What’s the Good Country?

Most of the world’s problems are really just symptoms of a bigger, underlying problem: that we haven’t yet worked out how to organise ourselves as a single species inhabiting a single planet. This can change.
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Problems like climate change, pandemics, migration, human trafficking, terrorism and economic chaos are multiplying because of globalisation. 

Technology like the internet and aeroplanes connect everyone and everything, so all the good stuff spreads, but so does the bad stuff: 

  • one person with a cold can cause a pandemic 
  • one geek with a laptop can shut down the power grid 
  • one bad bank can bring the global financial system to its knees.

These problems are too big and connected for any one country to fix them. America can’t fix climate change. Italy can’t fix migration. Mexico can’t fix drug trafficking. Greece can’t fix the economic crisis. We need to co-operate and collaborate much more closely if we’re going to make the world work.

But, most of the time, we don’t. Why not?

Because the seven billion people who created all these problems are organised in two hundred tribes called nations. Each one is run by a government that’s totally focused on the national interest: what will make us richer, happier, safer, stronger? They don’t worry too much if that makes others poorer, unhappier, more vulnerable, weaker because, well, they’re foreigners. And foreigners can’t vote.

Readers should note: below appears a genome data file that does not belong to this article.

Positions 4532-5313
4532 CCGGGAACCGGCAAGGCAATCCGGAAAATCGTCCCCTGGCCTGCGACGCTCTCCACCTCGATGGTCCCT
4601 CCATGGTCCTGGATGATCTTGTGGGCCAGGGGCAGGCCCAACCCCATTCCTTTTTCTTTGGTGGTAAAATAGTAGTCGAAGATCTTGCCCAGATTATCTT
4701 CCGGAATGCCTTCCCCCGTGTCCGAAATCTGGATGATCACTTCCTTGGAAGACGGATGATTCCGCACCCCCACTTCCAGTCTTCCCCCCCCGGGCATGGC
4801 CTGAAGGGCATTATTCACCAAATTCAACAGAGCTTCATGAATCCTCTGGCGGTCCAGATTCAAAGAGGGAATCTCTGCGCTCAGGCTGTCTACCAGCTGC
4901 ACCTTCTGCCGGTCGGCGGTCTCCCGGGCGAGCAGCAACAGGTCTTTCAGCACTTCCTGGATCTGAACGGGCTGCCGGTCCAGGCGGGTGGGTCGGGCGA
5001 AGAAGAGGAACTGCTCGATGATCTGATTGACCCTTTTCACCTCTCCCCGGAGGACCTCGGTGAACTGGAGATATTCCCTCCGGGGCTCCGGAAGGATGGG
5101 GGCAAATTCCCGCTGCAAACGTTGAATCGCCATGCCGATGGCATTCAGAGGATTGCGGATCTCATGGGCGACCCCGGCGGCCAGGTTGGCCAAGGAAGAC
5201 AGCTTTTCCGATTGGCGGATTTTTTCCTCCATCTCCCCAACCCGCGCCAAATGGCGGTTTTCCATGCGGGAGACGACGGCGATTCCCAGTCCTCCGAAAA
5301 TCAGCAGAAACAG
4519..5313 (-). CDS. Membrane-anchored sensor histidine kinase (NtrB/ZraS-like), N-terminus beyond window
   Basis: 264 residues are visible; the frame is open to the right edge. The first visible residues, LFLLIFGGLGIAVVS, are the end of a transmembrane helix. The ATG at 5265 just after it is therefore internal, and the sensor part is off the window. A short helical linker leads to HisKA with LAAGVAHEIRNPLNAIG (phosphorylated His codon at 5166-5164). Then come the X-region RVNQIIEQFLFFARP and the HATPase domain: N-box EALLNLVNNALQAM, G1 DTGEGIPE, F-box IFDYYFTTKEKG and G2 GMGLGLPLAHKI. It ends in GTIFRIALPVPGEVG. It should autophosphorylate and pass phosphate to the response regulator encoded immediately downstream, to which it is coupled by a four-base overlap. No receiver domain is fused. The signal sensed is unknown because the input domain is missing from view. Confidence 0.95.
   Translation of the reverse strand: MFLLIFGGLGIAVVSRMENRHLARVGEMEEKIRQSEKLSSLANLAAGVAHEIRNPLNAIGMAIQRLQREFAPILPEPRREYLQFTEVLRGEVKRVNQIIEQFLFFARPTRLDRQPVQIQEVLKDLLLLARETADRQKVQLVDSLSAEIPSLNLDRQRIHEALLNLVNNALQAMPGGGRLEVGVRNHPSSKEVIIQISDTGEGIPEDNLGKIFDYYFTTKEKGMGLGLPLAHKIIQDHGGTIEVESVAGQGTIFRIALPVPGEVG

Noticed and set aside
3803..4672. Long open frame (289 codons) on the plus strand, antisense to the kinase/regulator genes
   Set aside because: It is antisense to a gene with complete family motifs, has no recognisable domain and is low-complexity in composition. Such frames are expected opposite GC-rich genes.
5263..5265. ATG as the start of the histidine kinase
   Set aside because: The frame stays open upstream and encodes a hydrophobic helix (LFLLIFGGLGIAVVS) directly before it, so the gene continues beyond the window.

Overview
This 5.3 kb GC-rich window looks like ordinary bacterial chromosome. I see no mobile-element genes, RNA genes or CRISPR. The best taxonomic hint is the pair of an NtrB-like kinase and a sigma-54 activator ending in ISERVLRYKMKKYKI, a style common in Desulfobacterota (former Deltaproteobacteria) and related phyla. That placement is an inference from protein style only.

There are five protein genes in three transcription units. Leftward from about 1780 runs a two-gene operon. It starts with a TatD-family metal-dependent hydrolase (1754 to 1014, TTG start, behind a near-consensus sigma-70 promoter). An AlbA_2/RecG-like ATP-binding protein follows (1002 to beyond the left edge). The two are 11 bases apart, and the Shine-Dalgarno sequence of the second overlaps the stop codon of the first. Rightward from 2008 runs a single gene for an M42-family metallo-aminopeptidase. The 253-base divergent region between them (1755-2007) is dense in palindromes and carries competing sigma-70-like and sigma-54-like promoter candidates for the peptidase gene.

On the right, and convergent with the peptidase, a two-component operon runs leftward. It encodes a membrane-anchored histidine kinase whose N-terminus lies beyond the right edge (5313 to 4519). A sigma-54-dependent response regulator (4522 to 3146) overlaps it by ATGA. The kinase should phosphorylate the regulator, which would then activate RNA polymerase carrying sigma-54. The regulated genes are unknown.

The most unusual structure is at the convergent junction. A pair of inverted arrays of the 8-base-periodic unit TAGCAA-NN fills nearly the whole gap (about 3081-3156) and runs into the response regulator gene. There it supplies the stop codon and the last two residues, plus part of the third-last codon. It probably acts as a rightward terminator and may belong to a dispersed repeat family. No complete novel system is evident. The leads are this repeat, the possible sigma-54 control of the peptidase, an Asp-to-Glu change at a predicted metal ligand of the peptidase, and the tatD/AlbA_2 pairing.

Can this ever change? Yes it can. It will change when we, the people who keep those governments in power, wake them up and tell them the world has changed, and their jobs have changed with it. 

That foreigners aren’t aliens, they’re humans just like us, and we care about them. 

That countries aren’t islands, unconnected to the rest of the world: they’re all part of one system. If it fails, we all fail. 

There won’t be winners and losers, only losers. And the evidence of that simple truth is accumulating all around us, every day.

That’s why Simon Anholt started the Good Country: to change how our leaders run our countries. To help them understand they’re not just responsible for their own citizens, but for every man, woman, child and animal on the planet. To tell them they’re not just responsible for their own little slice of territory, but for the whole of the earth’s surface and the atmosphere above it. And to help them act like they mean it.

The Good Country isn't an organisation, an NGO, a charity or a company. It's an idea: an idea that needs to spread. 

Some of the tools to help the idea spread have already been launched on this site: the Good Country Index and the Global Vote. We'll keep coming up with new ways of spreading the idea but most of all we'd like to hear yours. Anybody can launch a Good Country project, start a Good Country Party, teach a Good Country course, write a Good Country book, make a Good Country speech, start a Good University, a Good School, a Good Company, a Good Village or even a Good Family. 

Please sign up here for updates, and contact Simon directly if you have a Good Country idea of your own.